The Federal Trade Commission recently found a Texas-based credit repair company in violation of The Credit Repair Organizations Act, which protects both individual consumers and the integrity of the credit reporting system. In a complaint filed on October 2011, the Federal Trade Commission found that the credit repair company known as RMCN, was charging customers up-front fees for a 6 month program in a effort to improve consumers credit ratings. Other violations include making false statements to credit bureaus and disputing the accuracy of negative information in consumers’ credit reports. Letters were sent to credit bureaus designed to appear as if they were written by consumers, but which RMCN did not show consumers. The firm typically disputed all negative information in credit reports, regardless of the information’s accuracy. RMCN also falsely told consumers that federal law allowed it to dispute accurate credit report information, and that credit bureaus must prove the dispute to be true or remove it from the credit report. It also charged consumers up to $2,000 before providing any service.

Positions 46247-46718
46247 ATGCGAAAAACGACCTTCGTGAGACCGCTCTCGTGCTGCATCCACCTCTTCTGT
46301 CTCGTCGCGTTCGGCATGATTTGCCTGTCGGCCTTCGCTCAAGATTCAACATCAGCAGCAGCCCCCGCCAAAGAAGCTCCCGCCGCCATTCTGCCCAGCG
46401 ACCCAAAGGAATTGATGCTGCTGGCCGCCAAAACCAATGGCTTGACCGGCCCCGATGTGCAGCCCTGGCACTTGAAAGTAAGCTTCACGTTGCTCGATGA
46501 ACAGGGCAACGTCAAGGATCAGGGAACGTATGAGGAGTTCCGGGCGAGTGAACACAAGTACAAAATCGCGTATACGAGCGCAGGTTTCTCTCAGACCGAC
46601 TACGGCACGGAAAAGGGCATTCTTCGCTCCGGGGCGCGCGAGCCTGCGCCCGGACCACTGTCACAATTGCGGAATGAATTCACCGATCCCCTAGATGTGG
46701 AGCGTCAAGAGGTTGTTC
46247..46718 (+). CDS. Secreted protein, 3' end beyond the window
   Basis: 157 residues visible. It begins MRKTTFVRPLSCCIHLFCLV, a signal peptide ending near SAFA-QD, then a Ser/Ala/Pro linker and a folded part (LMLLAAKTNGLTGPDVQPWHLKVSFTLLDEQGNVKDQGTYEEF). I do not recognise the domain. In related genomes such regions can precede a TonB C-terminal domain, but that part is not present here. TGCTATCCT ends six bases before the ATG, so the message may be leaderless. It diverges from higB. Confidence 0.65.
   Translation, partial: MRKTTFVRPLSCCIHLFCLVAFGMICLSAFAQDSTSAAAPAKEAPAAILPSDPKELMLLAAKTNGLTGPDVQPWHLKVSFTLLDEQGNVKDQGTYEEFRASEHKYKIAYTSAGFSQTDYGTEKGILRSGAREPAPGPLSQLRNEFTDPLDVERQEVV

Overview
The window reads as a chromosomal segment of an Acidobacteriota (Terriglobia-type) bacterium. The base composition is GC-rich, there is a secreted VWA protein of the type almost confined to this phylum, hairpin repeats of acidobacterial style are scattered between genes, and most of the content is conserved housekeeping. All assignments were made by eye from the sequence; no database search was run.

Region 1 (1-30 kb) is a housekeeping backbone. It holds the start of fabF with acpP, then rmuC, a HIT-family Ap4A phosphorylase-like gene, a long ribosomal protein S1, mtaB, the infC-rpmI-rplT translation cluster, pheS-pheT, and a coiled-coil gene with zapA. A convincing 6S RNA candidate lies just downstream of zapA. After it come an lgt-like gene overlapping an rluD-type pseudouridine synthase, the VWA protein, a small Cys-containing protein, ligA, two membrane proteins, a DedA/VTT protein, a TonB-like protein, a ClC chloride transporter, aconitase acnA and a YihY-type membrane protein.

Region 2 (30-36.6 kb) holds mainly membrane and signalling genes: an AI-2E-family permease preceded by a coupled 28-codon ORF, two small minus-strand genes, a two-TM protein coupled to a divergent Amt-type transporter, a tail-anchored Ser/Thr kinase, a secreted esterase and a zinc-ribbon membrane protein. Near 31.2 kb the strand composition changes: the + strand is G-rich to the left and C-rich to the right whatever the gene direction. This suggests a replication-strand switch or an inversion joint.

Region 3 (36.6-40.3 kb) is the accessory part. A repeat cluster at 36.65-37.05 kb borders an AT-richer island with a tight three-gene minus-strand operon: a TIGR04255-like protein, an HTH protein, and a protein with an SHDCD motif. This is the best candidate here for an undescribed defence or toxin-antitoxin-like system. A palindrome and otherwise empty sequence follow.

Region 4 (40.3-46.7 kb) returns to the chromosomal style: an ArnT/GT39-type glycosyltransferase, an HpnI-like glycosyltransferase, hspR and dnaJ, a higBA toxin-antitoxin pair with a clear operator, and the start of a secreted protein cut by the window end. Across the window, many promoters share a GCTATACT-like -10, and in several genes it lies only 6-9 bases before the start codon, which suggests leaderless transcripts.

The husband and wife team for RMCN agreed to settle Federal Trade Commission charges. The court order settling the FTC’s complaint for civil penalties, which was filed by the U.S. Department of Justice, bars the defendants from similar conduct in the future, imposes a $2.35 million civil penalty, and requires them to pay $400,000. Finally, for 10 years the company must submit reports to the FTC to ensure it is complying with the terms of the order.
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